In Washington, President Clinton was less effusive in his reaction, calling the agreement "another important step toward achieving our objectives in Kosovo." He added: "We and our allies will watch carefully to see whether the Serb forces are peacefully leaving Kosovo in accordance with the agreed timetable."

Defense Secretary William S. Cohen remained vague on how extensive a Yugoslav withdrawal would have to be before NATO formally suspends the airstrikes. "We will know it as such when we see it," Cohen told reporters in Washington.

But other U.S. defense officials indicated the order to halt the air campaign would likely come after daylight Thursday, once Gen. Wesley K. Clark, NATO's supreme commander, can verify that Yugoslav forces have started moving out of northern Kosovo in the first phase of the carefully choreographed pullout.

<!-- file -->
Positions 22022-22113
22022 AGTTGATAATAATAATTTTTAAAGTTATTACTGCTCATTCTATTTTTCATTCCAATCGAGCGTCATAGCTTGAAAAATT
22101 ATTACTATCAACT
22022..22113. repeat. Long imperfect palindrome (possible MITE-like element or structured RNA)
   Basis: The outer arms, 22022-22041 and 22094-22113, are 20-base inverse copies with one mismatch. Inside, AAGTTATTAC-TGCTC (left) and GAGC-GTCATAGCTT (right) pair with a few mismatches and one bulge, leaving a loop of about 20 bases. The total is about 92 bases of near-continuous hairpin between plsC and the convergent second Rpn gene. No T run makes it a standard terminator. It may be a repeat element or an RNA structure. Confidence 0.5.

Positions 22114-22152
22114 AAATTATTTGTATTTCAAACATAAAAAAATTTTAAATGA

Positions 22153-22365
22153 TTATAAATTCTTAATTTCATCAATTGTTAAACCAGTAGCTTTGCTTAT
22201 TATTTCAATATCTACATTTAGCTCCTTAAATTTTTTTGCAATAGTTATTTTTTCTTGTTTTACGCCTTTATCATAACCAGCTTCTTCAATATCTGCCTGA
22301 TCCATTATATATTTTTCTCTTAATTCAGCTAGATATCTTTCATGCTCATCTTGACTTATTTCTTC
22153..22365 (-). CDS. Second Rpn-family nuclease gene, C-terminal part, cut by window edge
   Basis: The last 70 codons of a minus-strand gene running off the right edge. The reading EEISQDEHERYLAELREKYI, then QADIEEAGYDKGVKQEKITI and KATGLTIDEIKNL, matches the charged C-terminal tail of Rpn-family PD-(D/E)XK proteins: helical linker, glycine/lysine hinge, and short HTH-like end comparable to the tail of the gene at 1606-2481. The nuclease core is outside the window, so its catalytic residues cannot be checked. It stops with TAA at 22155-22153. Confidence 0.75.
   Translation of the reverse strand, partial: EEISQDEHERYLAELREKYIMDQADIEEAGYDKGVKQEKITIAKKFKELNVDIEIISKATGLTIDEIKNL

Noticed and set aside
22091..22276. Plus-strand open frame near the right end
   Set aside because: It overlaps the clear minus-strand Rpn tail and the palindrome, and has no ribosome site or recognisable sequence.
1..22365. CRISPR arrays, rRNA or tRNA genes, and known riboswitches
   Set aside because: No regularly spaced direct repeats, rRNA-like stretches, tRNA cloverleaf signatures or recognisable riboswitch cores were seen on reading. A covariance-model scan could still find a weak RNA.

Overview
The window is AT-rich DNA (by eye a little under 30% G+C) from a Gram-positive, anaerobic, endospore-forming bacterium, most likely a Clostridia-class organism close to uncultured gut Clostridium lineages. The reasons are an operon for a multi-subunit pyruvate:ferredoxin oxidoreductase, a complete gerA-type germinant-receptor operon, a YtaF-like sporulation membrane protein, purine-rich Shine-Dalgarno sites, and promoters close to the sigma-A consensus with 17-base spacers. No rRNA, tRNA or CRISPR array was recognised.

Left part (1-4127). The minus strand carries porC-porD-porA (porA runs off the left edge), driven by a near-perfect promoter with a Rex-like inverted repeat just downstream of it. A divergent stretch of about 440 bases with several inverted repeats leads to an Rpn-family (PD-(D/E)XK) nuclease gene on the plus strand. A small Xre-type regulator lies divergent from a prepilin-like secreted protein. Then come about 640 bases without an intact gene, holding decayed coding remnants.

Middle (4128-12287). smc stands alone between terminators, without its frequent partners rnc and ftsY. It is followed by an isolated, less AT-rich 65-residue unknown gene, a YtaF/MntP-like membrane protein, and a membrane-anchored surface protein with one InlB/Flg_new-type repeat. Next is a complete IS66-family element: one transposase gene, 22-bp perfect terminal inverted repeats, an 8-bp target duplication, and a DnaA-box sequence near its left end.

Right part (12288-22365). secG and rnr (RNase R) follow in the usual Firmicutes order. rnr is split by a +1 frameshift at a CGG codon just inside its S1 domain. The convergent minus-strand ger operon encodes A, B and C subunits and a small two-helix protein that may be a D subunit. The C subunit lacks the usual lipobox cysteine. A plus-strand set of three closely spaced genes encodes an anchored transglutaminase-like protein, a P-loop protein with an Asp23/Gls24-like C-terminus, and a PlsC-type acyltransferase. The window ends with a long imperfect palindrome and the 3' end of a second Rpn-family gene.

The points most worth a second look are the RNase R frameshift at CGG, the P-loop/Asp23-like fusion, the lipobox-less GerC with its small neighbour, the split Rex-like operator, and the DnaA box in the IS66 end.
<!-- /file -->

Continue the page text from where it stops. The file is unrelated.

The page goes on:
Under the agreement, the suspension of airstrikes is to be followed by a U.N. Security Council resolution authorizing deployment of the peacekeeping force -- a provision aimed at placating Yugoslav authorities and their Russian advocates, who objected to a purely NATO intervention in Kosovo.

In New York, the 15-nation Security Council waited all day for NATO headquarters to signal that it could vote on a resolution authorizing the peacekeeping force. This evening, the council finally broke off consultations but was expected to reconvene Thursday.

Under the agreement, more than 800,000 ethnic Albanian refugees forcibly expelled from Kosovo will be entitled to return, probably beginning in a month or so. U.S. and NATO officials have said Belgrade will have no role in deciding which refugees will be allowed to return. Another 500,000 ethnic Albanians are believed to have been driven from their homes but remain in Kosovo.